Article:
Young people were shocked by the scale of the issue and the realisation that when they bought cheap clothes, they were contributing to climate change. They were also concerned that fast fashion employers were exploiting their workers in poorer parts of the world with low wages, and so these people in poverty were being affected doubly.
The research showed that buying and donating second hand clothes was seen as an accessible individual response to the problem. At this point, Jill and the team started to get excited that this could be an opportunity that the public would be interested in.
When asking people to change a habit, a challenge is often a great way to start.
Jill and the team held brainstorming workshops on other mass participation campaigns such as Dry January, Stoptober, and Christmas Jumper Day, and how they had achieved longevity as campaigns by being tied to a time of year.
September seemed like the perfect time to launch a clothing-based campaign as it’s a key touchpoint in the fashion calendar. September is the month when fashion weeks happen across the globe, Vogue does their shoot, high streets have sales due to changing seasons, and brands launch their new lines. Second Hand September was born!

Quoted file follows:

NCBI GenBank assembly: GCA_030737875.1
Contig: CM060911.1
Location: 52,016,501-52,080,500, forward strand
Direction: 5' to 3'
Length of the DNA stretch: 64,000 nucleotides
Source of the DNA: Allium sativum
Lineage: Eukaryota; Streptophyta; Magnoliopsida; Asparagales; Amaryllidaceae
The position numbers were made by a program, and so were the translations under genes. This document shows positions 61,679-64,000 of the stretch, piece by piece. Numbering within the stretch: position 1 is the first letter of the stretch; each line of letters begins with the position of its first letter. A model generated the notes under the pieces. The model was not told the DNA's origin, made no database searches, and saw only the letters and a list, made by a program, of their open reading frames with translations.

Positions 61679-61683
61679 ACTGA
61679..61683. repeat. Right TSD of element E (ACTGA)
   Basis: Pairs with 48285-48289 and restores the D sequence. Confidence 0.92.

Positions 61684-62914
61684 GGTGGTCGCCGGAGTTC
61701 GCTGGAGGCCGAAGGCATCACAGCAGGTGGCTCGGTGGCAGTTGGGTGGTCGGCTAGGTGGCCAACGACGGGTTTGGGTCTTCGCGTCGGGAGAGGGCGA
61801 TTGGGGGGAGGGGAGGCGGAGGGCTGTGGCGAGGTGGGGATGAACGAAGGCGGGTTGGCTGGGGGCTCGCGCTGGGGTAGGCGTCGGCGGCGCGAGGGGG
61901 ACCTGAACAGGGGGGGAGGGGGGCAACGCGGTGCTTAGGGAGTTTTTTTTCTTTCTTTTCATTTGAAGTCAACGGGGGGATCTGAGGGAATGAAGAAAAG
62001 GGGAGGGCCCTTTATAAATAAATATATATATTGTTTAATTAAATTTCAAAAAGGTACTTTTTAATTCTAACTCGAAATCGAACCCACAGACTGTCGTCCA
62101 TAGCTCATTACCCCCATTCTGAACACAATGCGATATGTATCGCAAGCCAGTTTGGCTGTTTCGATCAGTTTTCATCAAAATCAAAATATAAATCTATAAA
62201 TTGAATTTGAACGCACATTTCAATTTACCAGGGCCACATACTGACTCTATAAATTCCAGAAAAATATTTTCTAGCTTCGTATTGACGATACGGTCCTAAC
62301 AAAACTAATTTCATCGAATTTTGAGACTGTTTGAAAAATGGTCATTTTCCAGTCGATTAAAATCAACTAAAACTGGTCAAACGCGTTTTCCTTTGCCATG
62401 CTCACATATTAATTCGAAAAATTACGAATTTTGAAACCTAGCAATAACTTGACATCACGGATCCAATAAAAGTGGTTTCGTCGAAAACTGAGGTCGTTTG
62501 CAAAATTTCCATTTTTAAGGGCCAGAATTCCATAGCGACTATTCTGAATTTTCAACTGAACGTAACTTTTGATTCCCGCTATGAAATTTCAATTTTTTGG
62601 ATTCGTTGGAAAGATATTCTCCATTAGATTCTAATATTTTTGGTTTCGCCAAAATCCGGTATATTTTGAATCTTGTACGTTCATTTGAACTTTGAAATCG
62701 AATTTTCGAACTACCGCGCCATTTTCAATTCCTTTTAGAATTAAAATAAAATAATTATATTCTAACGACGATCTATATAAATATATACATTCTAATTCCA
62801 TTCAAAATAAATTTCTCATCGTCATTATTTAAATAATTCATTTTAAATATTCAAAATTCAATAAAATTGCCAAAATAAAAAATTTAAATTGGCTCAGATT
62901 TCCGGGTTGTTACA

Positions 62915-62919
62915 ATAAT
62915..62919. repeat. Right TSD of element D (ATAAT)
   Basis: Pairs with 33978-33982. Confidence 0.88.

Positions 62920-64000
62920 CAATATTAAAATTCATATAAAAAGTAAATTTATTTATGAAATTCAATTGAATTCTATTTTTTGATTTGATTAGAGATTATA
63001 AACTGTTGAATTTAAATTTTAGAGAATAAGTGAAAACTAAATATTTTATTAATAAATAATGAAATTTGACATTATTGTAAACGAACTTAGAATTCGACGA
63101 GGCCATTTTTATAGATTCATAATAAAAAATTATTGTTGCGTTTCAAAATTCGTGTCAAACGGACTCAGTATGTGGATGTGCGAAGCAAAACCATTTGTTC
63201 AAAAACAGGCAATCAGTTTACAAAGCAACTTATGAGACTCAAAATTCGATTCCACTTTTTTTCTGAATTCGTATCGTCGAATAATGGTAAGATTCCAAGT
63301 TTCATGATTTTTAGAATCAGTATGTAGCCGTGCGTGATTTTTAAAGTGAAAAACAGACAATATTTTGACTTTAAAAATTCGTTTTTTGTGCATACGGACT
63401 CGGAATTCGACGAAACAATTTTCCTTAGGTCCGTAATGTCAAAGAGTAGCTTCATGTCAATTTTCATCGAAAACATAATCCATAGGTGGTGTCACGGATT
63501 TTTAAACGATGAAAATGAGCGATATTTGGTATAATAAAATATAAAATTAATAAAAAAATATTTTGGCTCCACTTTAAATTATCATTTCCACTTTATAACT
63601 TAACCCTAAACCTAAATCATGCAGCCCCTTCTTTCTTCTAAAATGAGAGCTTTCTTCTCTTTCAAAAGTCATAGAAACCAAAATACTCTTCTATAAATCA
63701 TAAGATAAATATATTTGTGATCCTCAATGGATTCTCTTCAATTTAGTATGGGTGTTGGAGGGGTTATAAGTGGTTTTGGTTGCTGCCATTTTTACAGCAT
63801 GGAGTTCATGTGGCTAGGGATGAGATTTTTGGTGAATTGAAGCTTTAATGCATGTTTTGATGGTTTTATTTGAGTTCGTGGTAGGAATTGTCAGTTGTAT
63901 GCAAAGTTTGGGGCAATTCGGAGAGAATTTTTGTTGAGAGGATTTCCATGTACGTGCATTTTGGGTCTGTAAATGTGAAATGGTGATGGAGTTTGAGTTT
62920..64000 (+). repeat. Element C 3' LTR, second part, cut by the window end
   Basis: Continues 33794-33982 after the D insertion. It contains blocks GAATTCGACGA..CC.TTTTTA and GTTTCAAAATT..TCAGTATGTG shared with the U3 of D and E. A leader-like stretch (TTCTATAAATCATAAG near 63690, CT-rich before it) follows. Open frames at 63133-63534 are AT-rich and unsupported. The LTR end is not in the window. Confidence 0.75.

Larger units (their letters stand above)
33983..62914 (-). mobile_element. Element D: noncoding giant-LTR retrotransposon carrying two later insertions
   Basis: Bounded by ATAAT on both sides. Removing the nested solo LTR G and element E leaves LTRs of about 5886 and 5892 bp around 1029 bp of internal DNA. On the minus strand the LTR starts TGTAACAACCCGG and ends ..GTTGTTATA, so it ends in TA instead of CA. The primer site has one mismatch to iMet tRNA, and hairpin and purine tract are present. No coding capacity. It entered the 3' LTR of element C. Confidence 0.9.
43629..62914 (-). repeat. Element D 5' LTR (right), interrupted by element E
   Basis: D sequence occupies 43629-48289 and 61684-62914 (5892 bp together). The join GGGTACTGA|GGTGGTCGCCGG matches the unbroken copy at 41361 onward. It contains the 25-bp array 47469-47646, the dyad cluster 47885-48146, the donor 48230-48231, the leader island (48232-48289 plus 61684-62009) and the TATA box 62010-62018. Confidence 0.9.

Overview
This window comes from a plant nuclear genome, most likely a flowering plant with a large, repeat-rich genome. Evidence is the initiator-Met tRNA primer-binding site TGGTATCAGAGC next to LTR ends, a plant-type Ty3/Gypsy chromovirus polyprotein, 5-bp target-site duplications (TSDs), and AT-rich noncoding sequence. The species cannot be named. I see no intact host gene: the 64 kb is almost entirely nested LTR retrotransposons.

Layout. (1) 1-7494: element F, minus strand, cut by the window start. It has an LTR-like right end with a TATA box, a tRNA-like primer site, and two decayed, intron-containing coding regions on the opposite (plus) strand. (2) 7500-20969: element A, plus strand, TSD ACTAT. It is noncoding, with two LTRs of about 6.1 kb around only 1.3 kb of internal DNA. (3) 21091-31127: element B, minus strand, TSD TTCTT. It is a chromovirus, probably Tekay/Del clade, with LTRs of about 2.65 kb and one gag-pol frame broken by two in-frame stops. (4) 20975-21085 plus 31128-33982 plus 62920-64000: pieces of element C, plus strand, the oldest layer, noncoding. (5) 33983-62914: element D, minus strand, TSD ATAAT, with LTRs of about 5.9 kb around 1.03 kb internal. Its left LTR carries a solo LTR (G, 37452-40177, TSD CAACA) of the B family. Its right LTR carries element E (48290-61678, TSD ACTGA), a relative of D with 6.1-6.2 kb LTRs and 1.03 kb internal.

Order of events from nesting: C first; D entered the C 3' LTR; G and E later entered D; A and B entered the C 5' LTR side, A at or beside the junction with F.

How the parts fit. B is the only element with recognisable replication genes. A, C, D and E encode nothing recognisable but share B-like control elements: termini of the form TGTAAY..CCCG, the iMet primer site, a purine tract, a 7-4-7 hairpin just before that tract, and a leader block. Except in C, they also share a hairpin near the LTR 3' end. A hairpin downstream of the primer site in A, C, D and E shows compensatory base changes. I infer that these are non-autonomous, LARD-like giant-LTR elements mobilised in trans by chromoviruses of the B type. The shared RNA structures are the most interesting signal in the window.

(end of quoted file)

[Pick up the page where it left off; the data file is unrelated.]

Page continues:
Jill and the team worked through a few ideas and settled on an authentic approach to content, championing individual voices. They wanted to focus on the public taking part rather than their own brand, recycling UGC to give a feeling that this was an organic, people-led campaign.
Paid digital and social acquisition were chosen as their key channels to spread awareness and drive sign up and participation. This paid off, with 38,000 of the 62,000 people who participated in the campaign coming through these channels.
Initially the ask to the public was simply to take part for the sake of it, but after a lukewarm early reception the team tweaked their strategy. They incentivised signing up with a shop containing items donated at Glastonbury that only sign-ups had access to. Participation boomed!